Weekend in Jazz | 3.23-3.25: Women’s week

Jessica Boykin-Settles, shown at the D.C. Jazz Loft, performs twice on Sunday as part of the Washington Women in Jazz Festival. Jesse Allen/CapitalBop

by Giovanni Russonello
Editorial board

This weekend, the Washington Women in Jazz Festival hits its stride with four shows across the District. On Friday, trombonist Shannon Gunn brings her big band, the Bullettes, to Southwest’s Westminster Presbyterian Church; on Saturday, a couple tap dancers hold a “Rhythm Summit” at BloomBars in Columbia Heights; and on Sunday, two separate shows spotlight top vocal talent from around D.C. Find details on those performances and many more in this week’s edition of “Weekend in Jazz,” a listing of every D.C. jazz show on our radar. Our favorites have a label, and as always, you can read CapitalBop’s full listings directly at our D.C. jazz calendar, if you’d rather. Happy hunting!

FRIDAY, MARCH 23

cb picks:

  • Shannon Gunn & the Bullettes, Westminster Presbyterian, 6 p.m.
  • Warren Wolf, Bohemian Caverns, 8:30 & 10:30 p.m.
  • Kevin Eubanks, Blues Alley, 8 & 10 p.m.
  • Donvonte McCoy, 18th Street Lounge, 10:30 p.m.

Shannon Gunn & the Bullettes (Washington Women in Jazz Festival), Westminster Presbyterian Church, 6 p.m. | Led by Shannon Gunn, a talented trombonist and teacher who plays in the beloved Bohemian Caverns Jazz Orchestra, this all-women big band has already recorded a well-received EP. The band includes pianist Amy K. Bormet, drummer Lydia Lewis and other major players on the D.C. scene. Here they perform as part of the Washington Women in Jazz Festival at Westminster Presbyterian Church’s weekly “Jazz Night.” $5 cover for adults, no cover for attendees under 16, no minimum. View event on calendar | Westminster Presbyterian Church website

Jolley Brothers, B. Smith’s, 7 p.m. | The Jolley Brothers, Noble on keyboard and Nate on drums, play thrice a weekend at B. Smith’s, the upscale soul-food restaurant in Union Station’s massive East Hall. The Jolleys, who perform with a bassist, comprise one of D.C.’s most exciting and auspicious acts. With roots in gospel, soul and the modal bop of the 1960s, the brothers (who also compose prolifically) bring some of the most creative elements in the African-American music canon forward into the 21st century, all while stamping it with their own distinctive flavoring. But B. Smith’s is a restaurant first, and the music remains in the background – no matter how expertly played. No cover, 1-drink minimum. View event on calendar | B. Smith’s website

Karen Gray Trio, Sala Thai (Bethesda), 7 p.m.| Commanding vocalist Karen Gray sings laid-back renditions of jazz standards in a drumless trio. No cover, 1-drink minimum. View event on calendar | Sala Thai website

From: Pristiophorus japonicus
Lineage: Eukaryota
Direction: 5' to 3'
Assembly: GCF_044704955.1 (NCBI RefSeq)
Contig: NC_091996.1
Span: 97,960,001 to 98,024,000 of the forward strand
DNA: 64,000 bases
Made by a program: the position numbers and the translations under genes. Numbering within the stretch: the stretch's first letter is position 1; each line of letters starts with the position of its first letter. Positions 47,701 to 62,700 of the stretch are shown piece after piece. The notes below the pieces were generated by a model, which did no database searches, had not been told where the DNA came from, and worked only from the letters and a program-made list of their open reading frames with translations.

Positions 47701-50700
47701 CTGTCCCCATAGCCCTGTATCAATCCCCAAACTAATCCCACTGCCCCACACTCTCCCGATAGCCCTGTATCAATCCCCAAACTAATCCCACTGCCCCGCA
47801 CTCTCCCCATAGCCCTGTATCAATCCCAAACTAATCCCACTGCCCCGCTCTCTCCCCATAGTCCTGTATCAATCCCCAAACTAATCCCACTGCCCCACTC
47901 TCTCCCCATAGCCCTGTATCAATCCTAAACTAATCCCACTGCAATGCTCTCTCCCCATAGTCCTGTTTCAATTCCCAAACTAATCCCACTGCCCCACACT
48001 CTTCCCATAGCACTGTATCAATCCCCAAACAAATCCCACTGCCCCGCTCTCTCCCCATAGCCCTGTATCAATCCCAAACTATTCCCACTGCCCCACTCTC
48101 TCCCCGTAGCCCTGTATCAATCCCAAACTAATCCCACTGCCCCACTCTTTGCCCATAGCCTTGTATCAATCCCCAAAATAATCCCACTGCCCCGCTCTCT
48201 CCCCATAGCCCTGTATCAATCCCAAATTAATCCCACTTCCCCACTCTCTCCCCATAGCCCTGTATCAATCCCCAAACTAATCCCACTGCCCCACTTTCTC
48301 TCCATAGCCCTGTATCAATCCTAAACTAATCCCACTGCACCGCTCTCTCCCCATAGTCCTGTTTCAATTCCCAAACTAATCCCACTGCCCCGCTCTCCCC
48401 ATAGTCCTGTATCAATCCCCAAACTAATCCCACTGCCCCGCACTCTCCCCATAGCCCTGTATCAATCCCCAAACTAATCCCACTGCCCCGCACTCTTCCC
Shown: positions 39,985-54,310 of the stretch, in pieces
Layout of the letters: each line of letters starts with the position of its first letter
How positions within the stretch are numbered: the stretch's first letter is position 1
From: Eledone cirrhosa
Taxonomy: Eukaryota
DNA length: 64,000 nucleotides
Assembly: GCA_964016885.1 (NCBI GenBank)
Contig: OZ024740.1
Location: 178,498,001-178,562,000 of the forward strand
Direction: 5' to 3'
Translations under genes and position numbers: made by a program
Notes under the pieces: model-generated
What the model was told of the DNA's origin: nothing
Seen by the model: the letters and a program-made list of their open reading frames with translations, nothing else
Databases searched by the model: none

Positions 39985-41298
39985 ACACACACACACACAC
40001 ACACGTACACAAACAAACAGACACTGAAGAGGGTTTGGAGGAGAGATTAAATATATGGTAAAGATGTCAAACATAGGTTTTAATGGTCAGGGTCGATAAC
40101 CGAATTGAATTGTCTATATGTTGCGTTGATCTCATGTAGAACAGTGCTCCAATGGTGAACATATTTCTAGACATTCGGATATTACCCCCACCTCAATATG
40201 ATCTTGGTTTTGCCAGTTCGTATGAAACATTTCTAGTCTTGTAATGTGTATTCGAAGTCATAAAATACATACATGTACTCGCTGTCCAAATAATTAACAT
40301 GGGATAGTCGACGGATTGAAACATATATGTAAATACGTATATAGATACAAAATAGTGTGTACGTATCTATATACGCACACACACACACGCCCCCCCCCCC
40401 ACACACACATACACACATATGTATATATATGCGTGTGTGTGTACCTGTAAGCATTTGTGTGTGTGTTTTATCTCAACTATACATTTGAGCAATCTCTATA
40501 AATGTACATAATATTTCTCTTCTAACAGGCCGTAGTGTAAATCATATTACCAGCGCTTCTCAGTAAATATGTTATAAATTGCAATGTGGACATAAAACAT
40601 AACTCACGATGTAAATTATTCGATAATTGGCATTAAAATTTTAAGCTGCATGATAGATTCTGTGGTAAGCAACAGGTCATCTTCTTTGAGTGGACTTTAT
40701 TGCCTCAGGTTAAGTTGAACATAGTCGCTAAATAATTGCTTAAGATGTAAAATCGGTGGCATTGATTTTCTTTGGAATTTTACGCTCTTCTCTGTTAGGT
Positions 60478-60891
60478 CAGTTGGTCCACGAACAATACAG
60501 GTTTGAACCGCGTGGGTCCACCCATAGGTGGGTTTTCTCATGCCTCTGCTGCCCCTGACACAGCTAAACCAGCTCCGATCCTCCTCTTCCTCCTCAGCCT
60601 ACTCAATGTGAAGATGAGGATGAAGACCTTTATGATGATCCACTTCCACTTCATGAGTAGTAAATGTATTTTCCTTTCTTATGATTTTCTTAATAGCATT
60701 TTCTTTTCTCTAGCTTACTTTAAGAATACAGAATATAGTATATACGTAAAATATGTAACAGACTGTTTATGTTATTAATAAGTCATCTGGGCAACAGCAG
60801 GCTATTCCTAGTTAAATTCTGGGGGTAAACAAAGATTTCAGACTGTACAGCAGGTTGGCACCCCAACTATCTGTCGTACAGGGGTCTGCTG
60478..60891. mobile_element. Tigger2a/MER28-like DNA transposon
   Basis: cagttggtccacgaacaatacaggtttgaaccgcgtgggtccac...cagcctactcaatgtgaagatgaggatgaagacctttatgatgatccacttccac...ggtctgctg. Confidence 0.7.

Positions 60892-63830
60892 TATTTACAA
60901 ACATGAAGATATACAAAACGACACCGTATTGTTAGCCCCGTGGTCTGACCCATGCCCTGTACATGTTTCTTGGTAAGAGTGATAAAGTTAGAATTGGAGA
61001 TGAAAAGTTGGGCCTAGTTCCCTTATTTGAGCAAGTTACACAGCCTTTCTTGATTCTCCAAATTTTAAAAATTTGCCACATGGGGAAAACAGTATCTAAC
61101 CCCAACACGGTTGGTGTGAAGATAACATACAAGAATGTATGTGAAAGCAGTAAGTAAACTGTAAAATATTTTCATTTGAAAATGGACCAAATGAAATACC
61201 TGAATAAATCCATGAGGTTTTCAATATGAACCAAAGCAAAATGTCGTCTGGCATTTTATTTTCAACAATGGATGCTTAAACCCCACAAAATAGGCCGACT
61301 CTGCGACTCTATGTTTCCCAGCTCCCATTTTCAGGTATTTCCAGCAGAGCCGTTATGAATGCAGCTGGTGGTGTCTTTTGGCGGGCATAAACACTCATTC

Triple Double Jazz Band, Sala Thai (U St.), 7 p.m. | Consisting of Joey Whitney on tenor sax, Ed Gallagher on guitar, Alan Pachter on bass and Tom Reed on drums, the Triple Double Jazz Band plays straightforward, straight-ahead versions of jazz standards. No cover, 1-drink minimum. View event on calendar | Sala Thai website

Night & Day Trio, Sala Thai (Petworth), 7 p.m. | The Night & Day Trio plays traditional, swing-oriented jazz, featuring Renée Tannenbaum on vocals, Mike Suser on piano and vocals and Dennis Johnson on saxophone. No cover, 1-drink minimum. View event on calendar | Sala Thai website

Kevin Eubanks, Blues Alley, 8 & 10 p.m. | You probably know Kevin Eubanks from his stint as the musical director on Jay Leno’s Tonight Show, but you might not be aware of his history as a well-respected jazz guitarist on the scene, stretching back to the 1980s. When he dials things down and focuses on touch, he can sound strikingly like Wes Montgomery. But often, as on his recent album Zen Food, Eubanks opts for electric-piano backing and a swelling, sparkly aesthetic. Eubanks pushes bright, glossy guitar lines over his band’s rock grooves and full-force electric zoom. He performs at Blues Alley with a band that includes Marvin “Smitty” Smith, the highly talented drummer from Eubanks’s Tonight Show band. Two separate sets at 8 & 10 p.m. $30 cover, $10 minimum. View event on calendar | Blues Alley profile

Bob Schwartz Quartet, Melody Tavern, 8 p.m. | Saxophonist Bob Schwartz leads a quartet in lighthearted, straight-ahead renditions of jazz classics. $5 cover, one-drink minimum. View event on calendar | Melody Tavern website 

Annie Sellick Quartet, Mandarin Oriental Hotel, 8 p.m. Vocalist Annie Sellick has smoky but stalwart pipes, with personality to boot. She often ventures outside the jazz-standard canon, but hardly ever sounds as if she’s overstepped her comfort zone. No cover, 1-drink minimum. View event on calendar | Mandarin Oriental Hotel website

Warren Wolf, Bohemian Caverns, 8:30 & 10:30 p.m. | Warren Wolf has an unassuming personality but a bold style on the vibraphone, reapplying Milt Jackson’s minor blues tonalities in an energized, post-bop setting. The Baltimore resident is a linchpin of bassist Christian McBride’s band, Inside Straight, and is an in-demand sideman on the national scene. He’s joined here by a combo. Two separate sets at 8:30 & 10:30 p.m. $18 cover, no minimum. View event on calendar | Bohemian Caverns profile